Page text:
I promptly jumped out of the Civic and was greeted by a sight for my sore eyes, my jaw dropped, heart stopped and I felt the pull towards the Dark side! Sat quietly on the forecourt was a Berlina Black S2000 which looked broodily menacing; its long arrowhead nose and angular squat stance gave it a shark like presence, the five spoke alloys looked like blades waiting to slice up small animals should they wander into its path and the body hugging red leather Recaros were not stitched in the same factory as the Civics that’s for sure! I instantly felt like a Stealth Fighter pilot as I dropped into the cockpit, the controls perfectly positioned at your fingertips without having to take your hands off the wheel. The start button caught my eye and I wanted to push it. My heart was now in control of my wallet and after much procrastination and number crunching I convinced myself to buy the S2000.

To be honest I couldn’t find anything to match the S2000 GT spec, there seemed to be a gap in the market. The luxuries of air con and powered soft top, low maintenance and everyday drivability were must for me.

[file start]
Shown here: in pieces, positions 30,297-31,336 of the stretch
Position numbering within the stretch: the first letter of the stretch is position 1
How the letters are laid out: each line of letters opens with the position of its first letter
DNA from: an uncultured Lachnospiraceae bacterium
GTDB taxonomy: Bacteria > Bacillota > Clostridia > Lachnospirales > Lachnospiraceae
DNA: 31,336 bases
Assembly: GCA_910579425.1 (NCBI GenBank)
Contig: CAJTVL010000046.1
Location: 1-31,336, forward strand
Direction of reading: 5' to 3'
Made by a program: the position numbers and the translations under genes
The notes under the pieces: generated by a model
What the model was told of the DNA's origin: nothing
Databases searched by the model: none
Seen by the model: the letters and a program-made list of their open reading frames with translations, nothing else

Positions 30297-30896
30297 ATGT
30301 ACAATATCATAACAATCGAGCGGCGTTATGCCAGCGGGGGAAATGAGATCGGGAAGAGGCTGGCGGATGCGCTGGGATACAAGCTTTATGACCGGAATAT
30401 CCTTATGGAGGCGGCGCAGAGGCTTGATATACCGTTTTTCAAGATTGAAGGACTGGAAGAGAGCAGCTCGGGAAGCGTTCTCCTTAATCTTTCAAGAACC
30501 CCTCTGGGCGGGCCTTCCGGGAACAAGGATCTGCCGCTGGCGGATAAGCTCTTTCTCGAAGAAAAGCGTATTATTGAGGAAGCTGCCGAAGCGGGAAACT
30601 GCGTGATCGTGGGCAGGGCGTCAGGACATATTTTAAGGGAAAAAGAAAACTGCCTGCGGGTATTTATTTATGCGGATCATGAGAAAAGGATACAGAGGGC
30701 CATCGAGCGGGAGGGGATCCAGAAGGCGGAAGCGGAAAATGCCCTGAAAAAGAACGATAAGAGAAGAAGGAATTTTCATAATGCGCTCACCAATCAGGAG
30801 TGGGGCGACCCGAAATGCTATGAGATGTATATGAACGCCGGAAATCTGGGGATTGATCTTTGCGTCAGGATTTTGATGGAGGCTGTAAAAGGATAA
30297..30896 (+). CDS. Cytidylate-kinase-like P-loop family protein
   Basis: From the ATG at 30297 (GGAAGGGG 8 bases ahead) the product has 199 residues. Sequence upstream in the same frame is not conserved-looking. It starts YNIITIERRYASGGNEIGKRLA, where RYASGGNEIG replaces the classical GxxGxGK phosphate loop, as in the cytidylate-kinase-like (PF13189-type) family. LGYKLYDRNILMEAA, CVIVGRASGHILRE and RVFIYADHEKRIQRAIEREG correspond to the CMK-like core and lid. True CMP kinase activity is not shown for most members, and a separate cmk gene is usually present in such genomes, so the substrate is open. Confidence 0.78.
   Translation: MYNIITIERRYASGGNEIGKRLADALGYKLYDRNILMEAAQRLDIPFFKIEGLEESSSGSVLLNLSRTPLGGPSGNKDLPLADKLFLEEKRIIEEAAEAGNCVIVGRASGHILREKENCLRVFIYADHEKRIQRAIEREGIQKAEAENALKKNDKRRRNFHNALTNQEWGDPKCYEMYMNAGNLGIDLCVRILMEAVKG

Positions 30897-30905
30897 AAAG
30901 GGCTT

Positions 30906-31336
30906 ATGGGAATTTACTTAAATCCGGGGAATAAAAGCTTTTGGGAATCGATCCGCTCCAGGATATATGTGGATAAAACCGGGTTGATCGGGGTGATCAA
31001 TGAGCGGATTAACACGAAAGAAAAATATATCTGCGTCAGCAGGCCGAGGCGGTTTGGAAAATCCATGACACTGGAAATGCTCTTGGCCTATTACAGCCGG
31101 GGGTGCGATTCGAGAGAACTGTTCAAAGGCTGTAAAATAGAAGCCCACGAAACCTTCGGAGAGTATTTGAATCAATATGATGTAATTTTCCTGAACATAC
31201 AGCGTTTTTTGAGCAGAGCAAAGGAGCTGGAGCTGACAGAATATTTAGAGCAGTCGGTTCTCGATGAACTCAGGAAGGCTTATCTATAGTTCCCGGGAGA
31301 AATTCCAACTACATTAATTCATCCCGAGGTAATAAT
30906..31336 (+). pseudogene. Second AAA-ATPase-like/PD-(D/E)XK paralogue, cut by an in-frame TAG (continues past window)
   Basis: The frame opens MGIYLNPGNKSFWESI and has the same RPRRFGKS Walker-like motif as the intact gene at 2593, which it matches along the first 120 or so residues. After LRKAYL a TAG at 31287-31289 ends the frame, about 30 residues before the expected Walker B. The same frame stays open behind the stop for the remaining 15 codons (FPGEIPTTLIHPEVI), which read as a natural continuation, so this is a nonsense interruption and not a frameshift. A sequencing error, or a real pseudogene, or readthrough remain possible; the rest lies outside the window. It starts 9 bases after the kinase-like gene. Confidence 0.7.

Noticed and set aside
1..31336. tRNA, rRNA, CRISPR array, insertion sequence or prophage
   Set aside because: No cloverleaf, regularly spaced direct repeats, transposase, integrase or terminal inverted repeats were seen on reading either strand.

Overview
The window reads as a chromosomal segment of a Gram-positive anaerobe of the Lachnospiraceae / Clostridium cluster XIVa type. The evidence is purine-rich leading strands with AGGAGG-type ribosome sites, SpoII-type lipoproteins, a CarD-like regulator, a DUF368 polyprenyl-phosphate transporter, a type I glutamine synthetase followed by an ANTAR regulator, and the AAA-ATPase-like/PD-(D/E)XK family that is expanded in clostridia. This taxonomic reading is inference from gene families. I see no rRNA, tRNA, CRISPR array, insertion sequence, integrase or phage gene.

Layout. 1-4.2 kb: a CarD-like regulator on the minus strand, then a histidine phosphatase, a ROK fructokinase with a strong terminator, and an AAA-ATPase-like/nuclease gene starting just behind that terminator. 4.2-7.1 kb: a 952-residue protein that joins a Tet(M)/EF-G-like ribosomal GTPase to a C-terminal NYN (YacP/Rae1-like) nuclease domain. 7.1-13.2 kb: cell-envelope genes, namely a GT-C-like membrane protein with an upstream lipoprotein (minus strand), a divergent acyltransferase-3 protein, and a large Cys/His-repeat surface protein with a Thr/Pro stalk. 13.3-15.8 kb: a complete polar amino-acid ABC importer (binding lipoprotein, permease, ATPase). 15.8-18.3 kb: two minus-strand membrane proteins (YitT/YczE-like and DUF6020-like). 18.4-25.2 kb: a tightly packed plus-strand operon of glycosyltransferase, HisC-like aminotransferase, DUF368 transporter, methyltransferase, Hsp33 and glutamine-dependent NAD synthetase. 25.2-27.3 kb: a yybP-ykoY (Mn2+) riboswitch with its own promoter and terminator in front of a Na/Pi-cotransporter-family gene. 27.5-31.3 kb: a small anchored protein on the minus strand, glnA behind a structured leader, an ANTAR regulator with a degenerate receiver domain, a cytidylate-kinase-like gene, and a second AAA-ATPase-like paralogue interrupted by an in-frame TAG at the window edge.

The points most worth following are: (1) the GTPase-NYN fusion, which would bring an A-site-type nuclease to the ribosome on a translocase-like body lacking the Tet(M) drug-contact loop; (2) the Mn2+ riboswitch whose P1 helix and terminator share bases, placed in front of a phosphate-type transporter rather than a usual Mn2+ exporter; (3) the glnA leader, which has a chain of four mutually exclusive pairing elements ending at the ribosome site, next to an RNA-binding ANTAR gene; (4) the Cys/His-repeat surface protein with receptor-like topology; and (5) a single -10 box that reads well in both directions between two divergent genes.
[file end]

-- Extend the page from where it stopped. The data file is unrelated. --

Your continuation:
One long test drive later and I was under Honda hypnosis, the violent VTEC from 6,000RPM onwards was rather addictive. At first I wondered what was going on as I shook in the cockpit, trying to concentrate on going forwards while glancing at the digital rev counter and wondering when the arcade lights were going to flash red and tell me I’d hit the jackpot. All previous cars I had owned made terrible noises when hitting the redline, this one just screams on through until you’ve realised that the digital numbers flashing before your eyes are not the high score tables saved in this Japanese arcade game but MPH! Don’t let the flashing red rainbow shaped rev counter pulse more than once though as you’re likely to head butt the windscreen when you hit the limiter.

Driving back to the dealers I tried to take in the experience, the steering felt very precise as I watched the nose dart left and right, the cockpit was very snug giving the feeling of sitting in the car rather than on top of it. I soon realised that I would have to learn how to drive all over again. Rear wheel drive was new to me and it didn’t feel anything like the Porsche I had tried the week before, this high revving agile car felt very frantic and on edge yet responded so well to the slightest driver inputs. Changing gear was pure pleasure, each change a precise snick into place. The engine noise scared pedestrians very well too as I explored 1st gear VTEC which will take you over 40mph in a blink of an eye, was that noise legal? I was in for lots of fun learning to drive the S.